• With new law, Vt. bankruptcies jump
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     | May 15,2005
     

    After declining last year for the first time in four years, bankruptcies in Vermont have started to spike again and lawyers are pointing a collective finger at the primary culprit: the new federal bankruptcy law that takes effect in October.

    The Bankruptcy Abuse Prevention and Consumer Protection Act of 2005, which was signed into law by President Bush on April 20, will make it more difficult for debt-saddled consumers to liquidate their debts under a Chapter 7 bankruptcy filing. Beginning in October, many who would have been able to file for Chapter 7 will instead be forced to pay off at least a part of their debts under Chapter 13.

    With an Oct. 17 deadline looming for the law to take effect, many are rushing to file under Chapter 7, two of the state's bankruptcy lawyers said. And the recent spike in filings at U.S. Bankruptcy Court in Rutland appears to bear that out with bankruptcies running ahead of last year.

    A total of 673 bankruptcies were filed through May 6 compared with 654 for the same period in 2004, according to the only bankruptcy court in the state.

    The year didn't start out that way, though. Continuing last year's decline in bankruptcies, there were 213 filings through the first two months of 2005, compared to 291 filings for the same two-month period last year.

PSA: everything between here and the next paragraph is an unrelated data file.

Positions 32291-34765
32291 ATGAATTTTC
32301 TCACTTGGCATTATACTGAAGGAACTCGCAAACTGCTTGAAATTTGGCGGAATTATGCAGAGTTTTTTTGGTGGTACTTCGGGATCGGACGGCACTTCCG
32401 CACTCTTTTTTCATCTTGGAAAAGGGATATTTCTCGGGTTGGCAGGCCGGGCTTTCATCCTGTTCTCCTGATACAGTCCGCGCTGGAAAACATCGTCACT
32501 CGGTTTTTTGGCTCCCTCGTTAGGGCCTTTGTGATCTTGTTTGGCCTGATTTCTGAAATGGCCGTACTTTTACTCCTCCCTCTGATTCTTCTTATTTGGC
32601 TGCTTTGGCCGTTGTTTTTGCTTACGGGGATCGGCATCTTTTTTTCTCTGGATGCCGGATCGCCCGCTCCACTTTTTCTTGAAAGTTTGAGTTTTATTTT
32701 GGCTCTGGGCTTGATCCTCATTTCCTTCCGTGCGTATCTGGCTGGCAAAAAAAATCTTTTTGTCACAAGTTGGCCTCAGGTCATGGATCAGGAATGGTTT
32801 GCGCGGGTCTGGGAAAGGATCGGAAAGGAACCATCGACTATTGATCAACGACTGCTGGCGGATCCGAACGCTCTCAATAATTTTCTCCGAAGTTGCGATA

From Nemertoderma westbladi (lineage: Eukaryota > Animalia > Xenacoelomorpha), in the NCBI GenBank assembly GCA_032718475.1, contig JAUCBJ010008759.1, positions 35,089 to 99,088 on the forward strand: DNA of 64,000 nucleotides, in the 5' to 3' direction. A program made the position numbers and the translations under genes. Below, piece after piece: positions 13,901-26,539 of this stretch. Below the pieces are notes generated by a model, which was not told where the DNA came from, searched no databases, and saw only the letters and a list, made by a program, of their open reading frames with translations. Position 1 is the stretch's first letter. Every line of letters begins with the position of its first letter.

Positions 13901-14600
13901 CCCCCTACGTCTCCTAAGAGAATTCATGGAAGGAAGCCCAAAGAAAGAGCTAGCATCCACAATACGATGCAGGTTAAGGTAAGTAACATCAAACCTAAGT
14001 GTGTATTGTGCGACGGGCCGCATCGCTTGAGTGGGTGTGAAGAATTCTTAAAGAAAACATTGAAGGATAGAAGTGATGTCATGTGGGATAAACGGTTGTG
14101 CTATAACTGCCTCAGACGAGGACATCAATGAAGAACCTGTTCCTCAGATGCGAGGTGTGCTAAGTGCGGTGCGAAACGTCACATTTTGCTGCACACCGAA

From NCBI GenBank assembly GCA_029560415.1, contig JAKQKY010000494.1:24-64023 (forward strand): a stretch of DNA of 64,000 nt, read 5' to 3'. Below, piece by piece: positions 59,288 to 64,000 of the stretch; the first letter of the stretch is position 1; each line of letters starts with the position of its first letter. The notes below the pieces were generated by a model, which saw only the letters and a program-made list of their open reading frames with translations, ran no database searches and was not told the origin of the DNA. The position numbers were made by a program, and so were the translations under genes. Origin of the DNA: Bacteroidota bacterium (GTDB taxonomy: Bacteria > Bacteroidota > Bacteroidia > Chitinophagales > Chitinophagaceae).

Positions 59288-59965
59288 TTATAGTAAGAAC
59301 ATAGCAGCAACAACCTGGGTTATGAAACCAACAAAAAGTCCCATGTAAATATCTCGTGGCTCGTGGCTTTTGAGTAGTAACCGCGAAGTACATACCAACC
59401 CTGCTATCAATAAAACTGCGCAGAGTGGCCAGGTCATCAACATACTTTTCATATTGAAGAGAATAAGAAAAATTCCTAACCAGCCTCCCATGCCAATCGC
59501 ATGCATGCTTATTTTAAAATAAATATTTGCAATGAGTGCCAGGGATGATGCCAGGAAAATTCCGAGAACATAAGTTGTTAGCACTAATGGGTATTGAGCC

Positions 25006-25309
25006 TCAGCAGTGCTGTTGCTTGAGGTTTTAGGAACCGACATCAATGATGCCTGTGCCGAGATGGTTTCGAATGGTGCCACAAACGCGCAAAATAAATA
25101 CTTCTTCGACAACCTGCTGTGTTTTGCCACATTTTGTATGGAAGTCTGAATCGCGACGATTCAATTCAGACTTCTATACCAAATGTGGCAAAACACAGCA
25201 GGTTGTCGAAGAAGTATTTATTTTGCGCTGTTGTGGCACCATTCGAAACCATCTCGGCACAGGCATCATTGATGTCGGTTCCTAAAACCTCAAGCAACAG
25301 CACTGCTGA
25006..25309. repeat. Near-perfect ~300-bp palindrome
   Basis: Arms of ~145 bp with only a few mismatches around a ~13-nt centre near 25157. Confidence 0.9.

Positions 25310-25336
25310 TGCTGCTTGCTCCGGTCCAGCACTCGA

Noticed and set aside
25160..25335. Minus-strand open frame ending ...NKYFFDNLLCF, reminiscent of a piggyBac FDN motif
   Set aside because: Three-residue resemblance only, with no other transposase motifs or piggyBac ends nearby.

But starting in March - which coincided with extensive news coverage of the fight over the bankruptcy overhaul legislation in Congress - bankruptcies began to surge in the state.

    In March, 220 bankruptcies were filed compared to 176 in March the prior year. The jump continued in April with 197 filings verses 147 for the same month last year. So far, that upward trend is continuing in this month with 43 filings as of May 6 compared to 38 a year earlier.

    Burlington bankruptcy lawyer Todd Taylor attributed most of the recent spike in filings to the new law.

    "People are trying to beat the change in the law," said Taylor, who has specialized in bankruptcy law for 20 years.

    Taylor added that part of the jump might also be blamed on credit card bills that come due following the Christmas holidays, pushing some consumers over the financial edge.

    Like many lawyers who specialize in bankruptcies, Taylor railed against the new law, calling it grossly unfair to those who opt for bankruptcy as a last resort.

    "The new law is horrendous," he said. "It's brutal for people considering bankruptcy."

    Under the current law, Taylor estimated the average fee for a Chapter 7 bankruptcy filing in the state is $800 and $1,500 for Chapter 13.

    But he warned that the new law would result in a doubling or even a tripling the cost for someone filing for bankruptcy. Under the new law, lawyers are responsible for verifying the assets of their clients. Taylor said the cost to conduct an asset search will wind up being passed on to their clients.

    With lawyers having to vouch for a client's assets, the cost of malpractice insurance will jump as well, according to Taylor, who added that he's heard of one case where a bankruptcy lawyer in the state was notified that their insurance would be cancelled when the new law takes effect.